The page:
Use of udev and mdev under linux

There are three kinds of device file systems under linux: devfs, udev and mdev.

1, devfs

devfs was introduced by Linux 2.4 kernel, which was highly praised by many engineers. Its emergence enables device drivers to manage their own device files independently.

Specifically, devfs has the following advantages:

1. You can create a device file in the / dev directory during device initialization through the program, and delete it when uninstalling the device.

2. The device driver can specify the device name, owner and permission bit, and the user space program can still modify the owner and permission bit.

3. It is no longer necessary to assign the primary device number and processing secondary device number to the device driver.

devfs also has some disadvantages:

1. Uncertain device mapping.

2. There are not enough primary / secondary equipment numbers.

3. There are too many files in the / dev directory.

4. Naming is not flexible enough.

5. Kernel space exists.

2, The difference between udev and devfs

In the Linux 2.6 kernel, devfs was considered an outdated method and was eventually abandoned and replaced by udev. Several reasons for udev replacing devfs:

1. The work done by devfs is believed to be completed in user mode.

2. devfs found some bug s that could not be fixed.

3. The maintainers and authors of devfs are disappointed with it and have stopped maintaining the code.

4. udev works completely in user mode, using the hot plug events sent by the device to join or remove the kernel. During hot plug, the details of the device will be input by the kernel to the sysfs file system located in / sys. The user's permission and the device's permission in the sys control node are used to complete the work.

5. Because udev dynamically updates device files, creates and deletes device files according to the status of hardware devices in the system, only the real devices in the system will be included in the / dev directory after using udev.

6. Another significant difference between devfs and udev is that with devfs, when a nonexistent / dev node is opened, devfs can automatically load the corresponding driver, while udev cannot. This is because udev designers believe that Linux should load the driver module when the device is discovered, not when it is accessed. The designer of udev believes that the function of automatically loading the driver when opening the / dev node provided by devfs is redundant for a computer with correct configuration. All devices in the system should generate hot plug events and load appropriate drivers, and udev can notice this and create corresponding device nodes for it.

3, udev

Udev is a user space program that uses uevent mechanism to deal with hot plug problems. Udev is based on netlink mechanism. It runs a daemon program udevd when the system starts. It performs the corresponding hot plug actions by listening to the uevent sent by the kernel, including creating / deleting device nodes, loading / unloading driver modules and so on. The netlink mechanism used by udev is highly efficient when there are a large number of uevents, and is suitable for PC.

1. udev profile

The configuration file of udev is / etc / udev / udev conf. The contents are as follows:

udev_root="/dev/"
udev_rules="/etc/udev/rules.d"
udev_log="err"

udev_rules represents the directory where udev rules are stored. This directory stores Rules ends the file. The file name of these rule files usually starts with two numbers, which indicates the order in which the system applies the rule. For example: 96 disk_ mounts. rules,98-disk_umounts.rules.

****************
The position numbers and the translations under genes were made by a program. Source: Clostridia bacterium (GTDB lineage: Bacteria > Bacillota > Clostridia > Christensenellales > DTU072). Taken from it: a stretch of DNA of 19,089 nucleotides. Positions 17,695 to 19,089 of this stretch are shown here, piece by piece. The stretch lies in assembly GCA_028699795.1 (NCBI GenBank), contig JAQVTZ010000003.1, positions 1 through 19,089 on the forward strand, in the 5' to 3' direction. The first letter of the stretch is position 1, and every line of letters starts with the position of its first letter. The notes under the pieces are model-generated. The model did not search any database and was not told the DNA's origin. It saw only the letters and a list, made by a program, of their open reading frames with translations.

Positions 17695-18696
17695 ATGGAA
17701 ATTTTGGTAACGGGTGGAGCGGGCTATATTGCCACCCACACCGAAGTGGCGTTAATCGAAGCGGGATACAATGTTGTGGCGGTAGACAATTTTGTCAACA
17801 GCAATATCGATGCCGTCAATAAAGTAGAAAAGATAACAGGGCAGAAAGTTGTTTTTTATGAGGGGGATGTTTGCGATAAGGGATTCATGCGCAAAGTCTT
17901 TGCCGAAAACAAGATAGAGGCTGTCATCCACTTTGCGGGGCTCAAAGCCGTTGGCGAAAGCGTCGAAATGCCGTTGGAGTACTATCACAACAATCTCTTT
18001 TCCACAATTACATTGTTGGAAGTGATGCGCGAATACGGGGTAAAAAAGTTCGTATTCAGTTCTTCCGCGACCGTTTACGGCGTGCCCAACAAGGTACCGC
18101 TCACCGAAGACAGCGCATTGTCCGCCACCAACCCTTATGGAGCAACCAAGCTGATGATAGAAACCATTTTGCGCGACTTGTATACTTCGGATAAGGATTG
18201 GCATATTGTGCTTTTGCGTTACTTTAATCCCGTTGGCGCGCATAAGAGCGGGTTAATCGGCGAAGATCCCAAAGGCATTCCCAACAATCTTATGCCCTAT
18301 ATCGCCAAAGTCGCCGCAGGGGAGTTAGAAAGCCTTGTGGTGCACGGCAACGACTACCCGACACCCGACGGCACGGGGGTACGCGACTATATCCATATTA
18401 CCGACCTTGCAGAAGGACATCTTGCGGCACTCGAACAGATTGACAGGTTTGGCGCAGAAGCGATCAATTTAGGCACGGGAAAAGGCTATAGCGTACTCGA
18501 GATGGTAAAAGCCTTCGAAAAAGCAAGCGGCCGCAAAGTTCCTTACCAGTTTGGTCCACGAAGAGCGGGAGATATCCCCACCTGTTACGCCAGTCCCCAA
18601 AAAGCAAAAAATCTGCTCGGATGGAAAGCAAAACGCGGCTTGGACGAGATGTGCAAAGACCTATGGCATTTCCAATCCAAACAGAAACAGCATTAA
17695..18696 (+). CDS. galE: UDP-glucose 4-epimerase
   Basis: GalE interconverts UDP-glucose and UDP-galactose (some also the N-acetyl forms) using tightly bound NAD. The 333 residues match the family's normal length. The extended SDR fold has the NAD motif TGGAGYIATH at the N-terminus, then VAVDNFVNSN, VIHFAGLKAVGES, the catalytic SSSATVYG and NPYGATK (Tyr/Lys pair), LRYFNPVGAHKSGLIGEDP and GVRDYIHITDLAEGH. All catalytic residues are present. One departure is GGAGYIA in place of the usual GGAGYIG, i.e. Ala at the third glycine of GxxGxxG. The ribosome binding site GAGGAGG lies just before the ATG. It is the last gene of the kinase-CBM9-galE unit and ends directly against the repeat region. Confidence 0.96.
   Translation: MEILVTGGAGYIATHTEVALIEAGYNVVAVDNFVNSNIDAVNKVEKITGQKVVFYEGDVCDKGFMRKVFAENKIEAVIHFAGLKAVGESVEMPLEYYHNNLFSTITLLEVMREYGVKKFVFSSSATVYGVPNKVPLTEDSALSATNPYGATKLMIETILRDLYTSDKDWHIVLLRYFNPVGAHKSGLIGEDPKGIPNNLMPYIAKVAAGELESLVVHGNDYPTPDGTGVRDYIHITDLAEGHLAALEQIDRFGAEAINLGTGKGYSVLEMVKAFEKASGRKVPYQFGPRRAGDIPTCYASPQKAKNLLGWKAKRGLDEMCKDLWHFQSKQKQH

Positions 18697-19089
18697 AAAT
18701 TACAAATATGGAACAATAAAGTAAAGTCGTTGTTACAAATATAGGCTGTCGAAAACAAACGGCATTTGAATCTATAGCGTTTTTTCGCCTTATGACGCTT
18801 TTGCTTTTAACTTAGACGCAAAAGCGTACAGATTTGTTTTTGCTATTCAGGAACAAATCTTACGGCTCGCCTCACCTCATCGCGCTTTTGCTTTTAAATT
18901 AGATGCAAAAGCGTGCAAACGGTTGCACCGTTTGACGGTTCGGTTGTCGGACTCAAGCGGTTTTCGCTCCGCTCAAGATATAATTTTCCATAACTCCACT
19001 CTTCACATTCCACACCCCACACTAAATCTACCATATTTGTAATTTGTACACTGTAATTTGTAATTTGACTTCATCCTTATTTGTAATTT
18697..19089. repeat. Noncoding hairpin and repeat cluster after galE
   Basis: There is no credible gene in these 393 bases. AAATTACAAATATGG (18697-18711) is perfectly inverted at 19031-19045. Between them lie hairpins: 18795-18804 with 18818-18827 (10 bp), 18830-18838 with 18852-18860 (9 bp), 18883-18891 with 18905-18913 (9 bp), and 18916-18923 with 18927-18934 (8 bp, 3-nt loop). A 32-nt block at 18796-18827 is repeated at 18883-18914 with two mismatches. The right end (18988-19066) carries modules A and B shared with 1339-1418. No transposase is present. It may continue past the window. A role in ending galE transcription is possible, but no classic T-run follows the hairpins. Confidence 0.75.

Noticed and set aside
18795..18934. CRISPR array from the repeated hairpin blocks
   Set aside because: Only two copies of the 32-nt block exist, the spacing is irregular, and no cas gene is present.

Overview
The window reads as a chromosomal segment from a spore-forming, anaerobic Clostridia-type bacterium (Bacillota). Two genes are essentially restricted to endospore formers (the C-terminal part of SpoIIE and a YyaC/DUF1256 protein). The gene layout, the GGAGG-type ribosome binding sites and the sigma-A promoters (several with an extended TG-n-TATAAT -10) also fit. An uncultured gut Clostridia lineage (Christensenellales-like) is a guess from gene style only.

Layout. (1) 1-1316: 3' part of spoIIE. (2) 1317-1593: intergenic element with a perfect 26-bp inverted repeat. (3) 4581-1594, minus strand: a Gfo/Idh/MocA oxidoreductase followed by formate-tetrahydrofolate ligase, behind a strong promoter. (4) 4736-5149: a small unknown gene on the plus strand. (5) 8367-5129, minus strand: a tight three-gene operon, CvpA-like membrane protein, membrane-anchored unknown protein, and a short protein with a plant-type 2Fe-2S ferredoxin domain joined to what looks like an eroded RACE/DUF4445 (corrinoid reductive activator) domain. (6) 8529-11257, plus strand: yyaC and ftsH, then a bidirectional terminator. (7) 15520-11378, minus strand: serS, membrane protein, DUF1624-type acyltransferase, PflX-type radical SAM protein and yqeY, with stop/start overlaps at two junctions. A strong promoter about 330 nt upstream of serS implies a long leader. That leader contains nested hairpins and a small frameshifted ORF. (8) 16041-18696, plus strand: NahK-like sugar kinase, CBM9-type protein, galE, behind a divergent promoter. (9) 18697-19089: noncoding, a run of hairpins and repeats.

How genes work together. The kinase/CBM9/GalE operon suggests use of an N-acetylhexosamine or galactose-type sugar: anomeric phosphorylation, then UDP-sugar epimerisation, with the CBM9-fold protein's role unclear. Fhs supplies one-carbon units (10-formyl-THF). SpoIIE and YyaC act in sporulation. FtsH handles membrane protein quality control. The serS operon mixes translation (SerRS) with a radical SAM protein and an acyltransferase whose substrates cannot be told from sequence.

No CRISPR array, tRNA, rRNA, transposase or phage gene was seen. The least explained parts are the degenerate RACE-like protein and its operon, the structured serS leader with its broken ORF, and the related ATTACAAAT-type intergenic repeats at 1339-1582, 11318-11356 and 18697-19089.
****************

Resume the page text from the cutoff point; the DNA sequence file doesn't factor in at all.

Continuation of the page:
2. udev rule

udev rule files are based on behavior units. The lines beginning with "#" represent comment lines, and the other lines represent a rule. The rules are divided into two parts: matching and assignment. Both parts have their own keywords.

udev key / value pair operator:

Operator matching or assignment interpretation
----------------------------------------
==Match equality comparison
!= Matching inequality comparison
=Assignment: assign a specific value to the key, which can override the previous assignment.
+=Assignment: append a specific value to an existing key
: = assignment - assign a specific value to the key, which cannot be overwritten by subsequent rules.

Matching key of udev rule:

ACTION: the behavior of an event (uevent), for example: add (add device), remove (remove device).

KERNEL: KERNEL device name, for example: sda, cdrom.

devpath: devpath path of the device.

SUBSYSTEM: the name of the SUBSYSTEM of the device. For example, the SUBSYSTEM of sda is block.

BUS: the BUS name of the device in devpath, for example: usb.

DRIVER: the name of the device DRIVER in devpath, for example: ide CDROM.

ID: the identification number of the device in devpath.

SYSFS{filename}: the contents in the device property file "filename" under the devpath path of the device.

For example: SYSFS{model} = = "ST936701SS" means that if the model of the device is ST936701SS, the device matches the matching key.

In one rule, you can set up to five matching keys for SYSFS.

ENV{key}: environment variable. In one rule, you can set up to five matching keys for environment variables.

PROGRAM: call external commands.

RESULT: the returned RESULT of the external command PROGRAM. For example:

PROGRAM=="/lib/udev/scsi_id -g -s $devpath", RESULT=="35000c50000a7ef67"

Call the external command / lib/udev/scsi_id query the SCSI ID of the device. If the returned result is 35000c5000a7ef67, the device matches the matching key.

Important assignment keys of udev:

NAME: the NAME of the device file generated under / dev. Only the first assignment to the NAME of a device takes effect, and then the assignment to the NAME of the device by the matching rule will be ignored. If there is no rule to assign the NAME of the device, udev will use the kernel device NAME to generate the device file.